From a friend who is a client:
Here are a couple of things I have been pondering.
- Market capitalization is pretty fictitious. It assumes that all the shares of a company are worth the price at which the last block sold. However, if you tried to sell all of the shares of a large company (hypothetically), the price would drop to almost zero.
- It seems to me the primary reason the stock market goes up over time is because the money supply increases. To put it another way, if the money supply did not increase the stock market could only increase in value by increasing the % percentage of the money supply spent on stocks, which is obviously limited.
My views here might be somewhat naive. Comments/criticism/feedback welcome.
Ben Graham used to talk about the stock market being a cross between a voting machine and a weighing machine. On any given day, economic actors vote by buying and selling shares, and in the short run, the trades happen at the levels dictated by whether the buyers or sellers are more aggressive. That is the voting machine of the market. In the short run, values can be pretty senseless if one side or the other decides to be aggressive in their buying or selling.
What arrests the behavior of the voting machine is the weighing machine. The price of a stock can’t get too low, or it will get taken over by a competitor, a private equity firm, a conglomerate, etc. The price of a stock can’t get too high, or valuation-sensitive investors will sell to buy cheaper shares of firms with better prospects. Also, corporate management will begin thinking of how they could buy up other firms, using their stock as a currency.
I’ve written more on this topic at the article The Stock Price Matters, Regardless. Within a certain range, the market capitalization of a company is arbitrary. Outside the range of reasonableness, financial forces take over to push the valuation to be more in line with the fundamentals of the company.
Macro Stock Market Measures
Every now and then, someone comes along and suggests a new way to value the stock market as a whole. I’ve run across the idea that the stock market is driven by the money supply before. The last time I saw someone propose that was in the late 1980s. I think people were dissuaded from the idea because money supply changes in the short run did not correlate that well with the movements in stock indexes over the next 25 years.
Now, in the long run, most sufficiently broad macroeconomic variables will correlate with levels of the stock market. Buffett likes to cite GDP as his favorite measure. It’s hard to imagine how over the long haul the stock market wouldn’t be correlated with GDP growth. (Why do I hear someone invoking Kalecki in the background? Begone! 😉 )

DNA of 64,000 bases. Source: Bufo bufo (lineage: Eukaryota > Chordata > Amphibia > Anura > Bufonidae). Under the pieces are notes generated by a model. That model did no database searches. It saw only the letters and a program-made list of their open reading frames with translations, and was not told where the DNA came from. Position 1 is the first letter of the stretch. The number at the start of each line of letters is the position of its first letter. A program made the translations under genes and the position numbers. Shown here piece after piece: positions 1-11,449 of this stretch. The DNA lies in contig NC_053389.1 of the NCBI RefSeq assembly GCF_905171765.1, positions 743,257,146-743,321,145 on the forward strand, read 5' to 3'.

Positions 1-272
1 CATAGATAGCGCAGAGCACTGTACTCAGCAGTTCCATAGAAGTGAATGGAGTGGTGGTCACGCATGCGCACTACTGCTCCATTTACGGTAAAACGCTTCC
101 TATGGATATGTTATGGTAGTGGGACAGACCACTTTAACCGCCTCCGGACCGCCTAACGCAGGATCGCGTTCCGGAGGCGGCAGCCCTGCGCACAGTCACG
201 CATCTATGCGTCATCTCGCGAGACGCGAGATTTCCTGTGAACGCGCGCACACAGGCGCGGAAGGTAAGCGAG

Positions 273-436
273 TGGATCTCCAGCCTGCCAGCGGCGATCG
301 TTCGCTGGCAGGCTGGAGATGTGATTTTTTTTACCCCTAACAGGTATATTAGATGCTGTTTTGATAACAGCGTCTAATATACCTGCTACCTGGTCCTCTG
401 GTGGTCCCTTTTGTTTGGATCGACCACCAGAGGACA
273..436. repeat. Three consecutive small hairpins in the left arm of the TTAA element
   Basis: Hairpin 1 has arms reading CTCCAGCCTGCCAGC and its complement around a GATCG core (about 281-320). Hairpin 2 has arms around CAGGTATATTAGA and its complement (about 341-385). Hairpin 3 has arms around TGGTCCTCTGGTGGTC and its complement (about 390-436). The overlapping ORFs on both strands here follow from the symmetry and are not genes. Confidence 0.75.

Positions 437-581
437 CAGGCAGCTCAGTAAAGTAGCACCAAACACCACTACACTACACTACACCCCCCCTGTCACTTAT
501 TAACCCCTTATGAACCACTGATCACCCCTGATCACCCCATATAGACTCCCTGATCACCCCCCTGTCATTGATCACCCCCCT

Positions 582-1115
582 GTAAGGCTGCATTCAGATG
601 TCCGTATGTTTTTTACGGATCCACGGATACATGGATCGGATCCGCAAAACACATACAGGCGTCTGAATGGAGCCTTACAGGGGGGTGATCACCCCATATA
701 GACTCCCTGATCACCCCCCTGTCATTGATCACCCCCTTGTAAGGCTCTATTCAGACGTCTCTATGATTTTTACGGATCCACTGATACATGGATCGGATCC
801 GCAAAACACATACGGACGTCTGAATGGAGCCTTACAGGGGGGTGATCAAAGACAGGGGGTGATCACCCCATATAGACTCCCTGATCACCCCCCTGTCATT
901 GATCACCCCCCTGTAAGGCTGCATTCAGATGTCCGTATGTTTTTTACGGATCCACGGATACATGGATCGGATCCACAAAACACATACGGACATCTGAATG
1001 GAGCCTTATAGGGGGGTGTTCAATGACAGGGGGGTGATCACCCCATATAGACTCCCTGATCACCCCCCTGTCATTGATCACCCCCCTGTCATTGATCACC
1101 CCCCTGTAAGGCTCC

There are other popular measures that get trotted out as well, like the Q-ratio, which compares the stock market to its replacement cost, or the Shiller Cyclically Adjusted P/E ratio [CAPE]. All of these have their merits, but none of them really capture what drives the markets perfectly. After all:, various market players note that the market varies considerably with respect to each measure, and they try to use them to time the market.
The best measure I have run into is a little more complicated, but boils down to estimating the amount that Americans have invested in the stock market as a fraction of their total net worth. You can find more on it here. (Credit @) Even that can be used to try to time the market, and it is very good, but not perfect.
But in short, the reason why any of the macro measures of the market don’t move in lockstep with the market is that market economies are dynamic. For short periods of time, our attention can fixate on one item or group of items. In my lifetime, I can think of periods where we focused on:
- Monetary aggregates
- Housing prices
- Commercial Mortgage defaults
- High interest rates
- Low interest rates
- Bank solvency
Profit margins rise and fall. Credit spreads rise and fall. Interest rates rise and fall. Sectors of the economy go in and out of favor. The boom/bust cycle never gets repealed, and economists that think they can do so eventually get embarrassed.
That’s what keeps this game interesting on a macro level. You can’t tell what the true limits are for market valuation. We can have guesses, but they are subject to considerable error. It is best to be conservative in our judgments here, in order to maintain a margin of safety, realizing that we will look a little foolish when the market runs too hot, and when we seem to be catching a falling knife in the bear phase of the market. Take that as my best advice on what is otherwise a cloudy topic, and thanks for asking — you made me think.